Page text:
China capable of stable energy supply
Facing the pressure of increasing uncertainties in the global energy market caused by geopolitical conflicts, China has pledged maximum efforts to safeguard its energy supply.
Despite the external pressure, China still possesses the capability to guarantee a secure, reliable and stable supply of energy, said Fu Linghui, a spokesperson with the National Bureau of Statistics.
For the first quarter of 2022, the country’s raw coal output rose 10.3 percent year-on-year to 1.08 billion tons, while crude oil output saw steady expansion of 4.4 percent and power generation rose 3.1 percent from a year ago to reach 1.99 trillion kilowatt-hours.
As energy serves as the fundamental underpinning of economic and social development, an earlier State Council executive meeting called for further enhancing the energy supply and optimizing the energy mix.
For now, coal still serves as the major energy pillar in China, and will still guarantee the country’s energy and power security for some time as the country has sufficient coal resources, said Yu Bing, deputy head of the National Energy Administration.
Last year, coal produced 60 percent of the country’s electricity with an installed capacity of less than 50 percent, Yu said.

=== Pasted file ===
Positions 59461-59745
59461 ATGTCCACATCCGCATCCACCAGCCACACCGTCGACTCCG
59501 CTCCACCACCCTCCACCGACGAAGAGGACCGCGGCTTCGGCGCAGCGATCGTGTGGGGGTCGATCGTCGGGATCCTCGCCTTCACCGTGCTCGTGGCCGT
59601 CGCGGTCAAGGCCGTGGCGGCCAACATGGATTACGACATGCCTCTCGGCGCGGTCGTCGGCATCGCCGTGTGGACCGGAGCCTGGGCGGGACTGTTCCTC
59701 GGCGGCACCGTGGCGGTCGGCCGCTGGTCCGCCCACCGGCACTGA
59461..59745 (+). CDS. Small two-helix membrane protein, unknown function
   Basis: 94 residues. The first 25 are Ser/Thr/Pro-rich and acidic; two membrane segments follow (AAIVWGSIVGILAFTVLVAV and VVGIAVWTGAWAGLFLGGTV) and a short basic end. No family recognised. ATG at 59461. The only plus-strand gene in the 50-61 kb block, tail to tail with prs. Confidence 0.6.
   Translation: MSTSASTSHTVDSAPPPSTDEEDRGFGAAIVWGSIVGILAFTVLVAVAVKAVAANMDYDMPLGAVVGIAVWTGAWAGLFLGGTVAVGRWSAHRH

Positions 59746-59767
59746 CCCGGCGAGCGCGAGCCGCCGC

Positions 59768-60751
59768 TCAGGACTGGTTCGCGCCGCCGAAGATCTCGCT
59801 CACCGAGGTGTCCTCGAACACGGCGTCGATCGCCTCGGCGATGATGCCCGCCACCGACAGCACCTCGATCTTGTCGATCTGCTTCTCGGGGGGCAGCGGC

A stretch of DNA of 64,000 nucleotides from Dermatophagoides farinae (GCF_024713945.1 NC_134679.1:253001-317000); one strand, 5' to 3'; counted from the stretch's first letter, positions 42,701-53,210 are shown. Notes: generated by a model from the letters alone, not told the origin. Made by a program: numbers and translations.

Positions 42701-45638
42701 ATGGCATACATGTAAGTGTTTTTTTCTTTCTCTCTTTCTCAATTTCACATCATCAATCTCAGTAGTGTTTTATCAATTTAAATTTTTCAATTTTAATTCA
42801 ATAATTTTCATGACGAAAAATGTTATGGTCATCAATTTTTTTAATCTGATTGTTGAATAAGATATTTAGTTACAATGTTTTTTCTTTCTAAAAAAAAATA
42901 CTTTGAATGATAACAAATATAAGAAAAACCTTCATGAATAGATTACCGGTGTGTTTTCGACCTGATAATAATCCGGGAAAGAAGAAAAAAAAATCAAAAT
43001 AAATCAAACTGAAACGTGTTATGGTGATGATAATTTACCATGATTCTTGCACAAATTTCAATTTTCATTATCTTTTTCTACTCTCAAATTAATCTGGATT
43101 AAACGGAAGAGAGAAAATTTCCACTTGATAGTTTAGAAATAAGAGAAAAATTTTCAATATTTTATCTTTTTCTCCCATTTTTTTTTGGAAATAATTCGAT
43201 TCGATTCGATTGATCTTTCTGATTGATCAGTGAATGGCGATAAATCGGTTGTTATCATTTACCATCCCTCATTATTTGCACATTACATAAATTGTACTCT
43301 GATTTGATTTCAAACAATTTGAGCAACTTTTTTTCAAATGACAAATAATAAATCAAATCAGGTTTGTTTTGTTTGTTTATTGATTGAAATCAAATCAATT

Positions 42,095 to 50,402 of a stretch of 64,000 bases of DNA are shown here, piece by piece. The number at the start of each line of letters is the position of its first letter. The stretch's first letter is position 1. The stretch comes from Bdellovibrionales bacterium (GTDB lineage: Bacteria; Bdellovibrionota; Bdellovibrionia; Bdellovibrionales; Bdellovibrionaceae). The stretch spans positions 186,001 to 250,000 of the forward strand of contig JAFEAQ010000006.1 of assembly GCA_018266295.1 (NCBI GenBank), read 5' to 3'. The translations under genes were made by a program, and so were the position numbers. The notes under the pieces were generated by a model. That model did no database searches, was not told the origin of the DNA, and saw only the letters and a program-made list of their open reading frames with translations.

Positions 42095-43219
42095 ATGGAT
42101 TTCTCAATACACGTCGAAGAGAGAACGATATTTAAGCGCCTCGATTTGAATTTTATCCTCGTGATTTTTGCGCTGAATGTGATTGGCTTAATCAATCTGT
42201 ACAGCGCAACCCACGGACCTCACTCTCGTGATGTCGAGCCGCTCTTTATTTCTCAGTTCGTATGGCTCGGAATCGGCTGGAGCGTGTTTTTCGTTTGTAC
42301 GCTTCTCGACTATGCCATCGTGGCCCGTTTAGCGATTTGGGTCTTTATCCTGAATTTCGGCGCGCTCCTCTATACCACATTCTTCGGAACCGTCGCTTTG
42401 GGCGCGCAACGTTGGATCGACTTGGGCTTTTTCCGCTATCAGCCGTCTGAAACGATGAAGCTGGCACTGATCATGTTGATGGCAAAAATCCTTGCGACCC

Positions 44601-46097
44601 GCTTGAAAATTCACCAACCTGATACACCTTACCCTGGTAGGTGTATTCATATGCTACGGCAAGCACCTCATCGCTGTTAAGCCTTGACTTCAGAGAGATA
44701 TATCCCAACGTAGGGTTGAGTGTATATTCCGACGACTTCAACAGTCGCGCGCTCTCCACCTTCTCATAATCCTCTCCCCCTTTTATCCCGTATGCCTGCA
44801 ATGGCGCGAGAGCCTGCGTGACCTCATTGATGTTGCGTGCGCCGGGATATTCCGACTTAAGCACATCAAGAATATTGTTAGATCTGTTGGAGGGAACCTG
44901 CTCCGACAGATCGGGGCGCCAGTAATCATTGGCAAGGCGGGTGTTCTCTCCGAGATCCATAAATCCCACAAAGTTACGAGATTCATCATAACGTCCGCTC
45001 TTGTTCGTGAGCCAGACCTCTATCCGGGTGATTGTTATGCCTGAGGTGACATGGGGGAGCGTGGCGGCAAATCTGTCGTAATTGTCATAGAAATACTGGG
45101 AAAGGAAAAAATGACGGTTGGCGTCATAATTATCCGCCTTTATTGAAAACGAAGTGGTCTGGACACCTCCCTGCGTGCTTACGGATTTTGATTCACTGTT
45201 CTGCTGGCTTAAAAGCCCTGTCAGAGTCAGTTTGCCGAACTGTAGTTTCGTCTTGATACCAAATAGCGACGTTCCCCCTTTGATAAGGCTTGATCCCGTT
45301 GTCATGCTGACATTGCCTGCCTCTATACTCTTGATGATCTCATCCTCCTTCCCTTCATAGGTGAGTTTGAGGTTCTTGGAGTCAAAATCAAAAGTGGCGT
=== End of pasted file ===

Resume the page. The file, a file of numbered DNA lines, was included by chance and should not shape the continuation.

To ensure this year’s coal supply, the country will strive to increase coal production capacity by 300 million tons by approving higher production capacity, expanding output and putting new projects into operation.
A total of 100 billion yuan ($15.11 billion) of reloans will be issued by China’s central bank to support coal development and energy storage.
China will also promote the clean and efficient use of coal and strengthen the construction of storage facilities, accelerating the clean and low-carbon transformation of power systems.
As part of the country’s efforts to pursue carbon peaking and carbon neutrality goals, renewable energy has a key role to play.
China’s installed capacity of renewable energy logged rapid growth in the first quarter of the year. In the January-March period, the capacity of wind power jumped 17.4 percent year-on-year to 340 million kilowatts, while solar farms saw capacity reach 320 million kilowatts, with an increase of 22.9 percent.
As hydrogen has become an important strategic choice for major developed economies seeking to accelerate their energy transformation and upgrading, China is also blueprinting the future for hydrogen.
Meanwhile, nuclear power will also be developed in a well-paced manner on the premise of ensuring absolute security and exercising strict oversight. China has recently approved new generating units at three nuclear power stations.